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The Royal Metorological Institute of Belgium has a long tradition with the observation of ozone in the atmosphere. In 1969 (and even somewhat earlier), well before the commotion about the ozone hole caused by anthropogenic emissions of Chlorofluorocarbons (CFC's), a series of measurements of the vertical profiles of ozone was started with the balloon soundings. A few years later, in 1971, a time series of almost daily observations of the total column of ozone was initiated with the installation of a Dobson spectrophotometer.
In the early days the idea was to improve weather forecasts. Ozone mainly resides at high altitudes (20-25km), and therefore contains information on the large scale circulations in the atmosphere. However, it soon turned out that depletions of the ozone layer could cause enhanced levels of UV radiation with possible damage to different forms of life on earth. Many trend studies were performed in the last two decades of the 20th century.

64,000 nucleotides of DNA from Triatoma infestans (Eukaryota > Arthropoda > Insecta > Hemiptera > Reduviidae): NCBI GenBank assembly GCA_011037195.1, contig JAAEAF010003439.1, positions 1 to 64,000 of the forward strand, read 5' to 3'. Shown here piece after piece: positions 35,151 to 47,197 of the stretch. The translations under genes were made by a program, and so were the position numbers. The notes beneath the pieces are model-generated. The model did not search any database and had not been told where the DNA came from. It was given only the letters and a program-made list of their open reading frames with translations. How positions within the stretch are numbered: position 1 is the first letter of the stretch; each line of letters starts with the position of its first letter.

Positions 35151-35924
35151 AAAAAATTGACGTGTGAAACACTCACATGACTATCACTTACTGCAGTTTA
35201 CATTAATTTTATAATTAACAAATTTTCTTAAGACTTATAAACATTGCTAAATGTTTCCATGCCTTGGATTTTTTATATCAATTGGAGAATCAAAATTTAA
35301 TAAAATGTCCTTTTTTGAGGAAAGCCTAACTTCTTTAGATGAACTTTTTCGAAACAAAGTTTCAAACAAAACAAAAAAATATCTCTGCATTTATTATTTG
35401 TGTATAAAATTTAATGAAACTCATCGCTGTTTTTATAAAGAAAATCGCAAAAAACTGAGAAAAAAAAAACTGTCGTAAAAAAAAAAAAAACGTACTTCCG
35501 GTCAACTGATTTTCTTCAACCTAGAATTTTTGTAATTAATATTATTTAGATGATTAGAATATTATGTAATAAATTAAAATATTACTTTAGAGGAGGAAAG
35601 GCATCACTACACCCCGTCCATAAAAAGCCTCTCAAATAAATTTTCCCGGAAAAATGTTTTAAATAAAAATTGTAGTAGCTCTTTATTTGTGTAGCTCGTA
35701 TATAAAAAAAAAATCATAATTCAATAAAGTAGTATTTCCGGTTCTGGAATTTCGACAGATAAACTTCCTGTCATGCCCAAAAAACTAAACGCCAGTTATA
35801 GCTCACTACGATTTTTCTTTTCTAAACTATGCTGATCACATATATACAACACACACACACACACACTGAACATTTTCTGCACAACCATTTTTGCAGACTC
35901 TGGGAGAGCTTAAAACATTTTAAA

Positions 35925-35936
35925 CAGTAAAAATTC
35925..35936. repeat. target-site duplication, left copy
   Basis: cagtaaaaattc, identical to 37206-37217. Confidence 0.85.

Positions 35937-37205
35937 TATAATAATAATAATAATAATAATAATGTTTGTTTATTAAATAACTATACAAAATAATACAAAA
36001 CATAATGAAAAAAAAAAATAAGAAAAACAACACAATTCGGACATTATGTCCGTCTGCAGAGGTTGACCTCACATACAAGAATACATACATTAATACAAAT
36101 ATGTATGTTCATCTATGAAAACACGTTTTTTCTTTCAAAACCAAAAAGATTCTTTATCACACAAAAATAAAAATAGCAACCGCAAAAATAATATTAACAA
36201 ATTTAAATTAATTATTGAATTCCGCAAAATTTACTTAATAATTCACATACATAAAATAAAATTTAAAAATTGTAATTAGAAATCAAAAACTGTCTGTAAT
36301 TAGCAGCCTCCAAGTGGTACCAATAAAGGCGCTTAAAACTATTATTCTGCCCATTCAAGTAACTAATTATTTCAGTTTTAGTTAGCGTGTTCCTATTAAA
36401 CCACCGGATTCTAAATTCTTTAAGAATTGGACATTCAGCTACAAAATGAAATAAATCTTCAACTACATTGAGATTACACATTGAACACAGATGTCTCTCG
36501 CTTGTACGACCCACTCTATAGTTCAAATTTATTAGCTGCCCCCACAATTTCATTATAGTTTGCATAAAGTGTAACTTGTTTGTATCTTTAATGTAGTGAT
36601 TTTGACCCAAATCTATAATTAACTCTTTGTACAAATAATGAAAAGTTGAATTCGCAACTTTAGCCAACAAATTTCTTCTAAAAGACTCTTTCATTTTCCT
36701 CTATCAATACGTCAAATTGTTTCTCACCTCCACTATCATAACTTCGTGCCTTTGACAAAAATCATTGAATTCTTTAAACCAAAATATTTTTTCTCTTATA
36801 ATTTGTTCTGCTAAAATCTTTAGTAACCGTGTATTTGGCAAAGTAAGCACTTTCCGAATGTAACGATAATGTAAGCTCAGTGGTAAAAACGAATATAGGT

Any long time series of observations can be compromised by different sources of errors. For example there can be problems with the calibration of the instruments, changes in the instrumentation over time, the measurements may experience interference of different kinds. To make correct trend calculations it is therefore necessary to eliminate instrumental artefacts from the time series.
Information on the chemistry of the ozone formation and some general aspects of the global distribution of ozone in the atmosphere can be found in the introduction.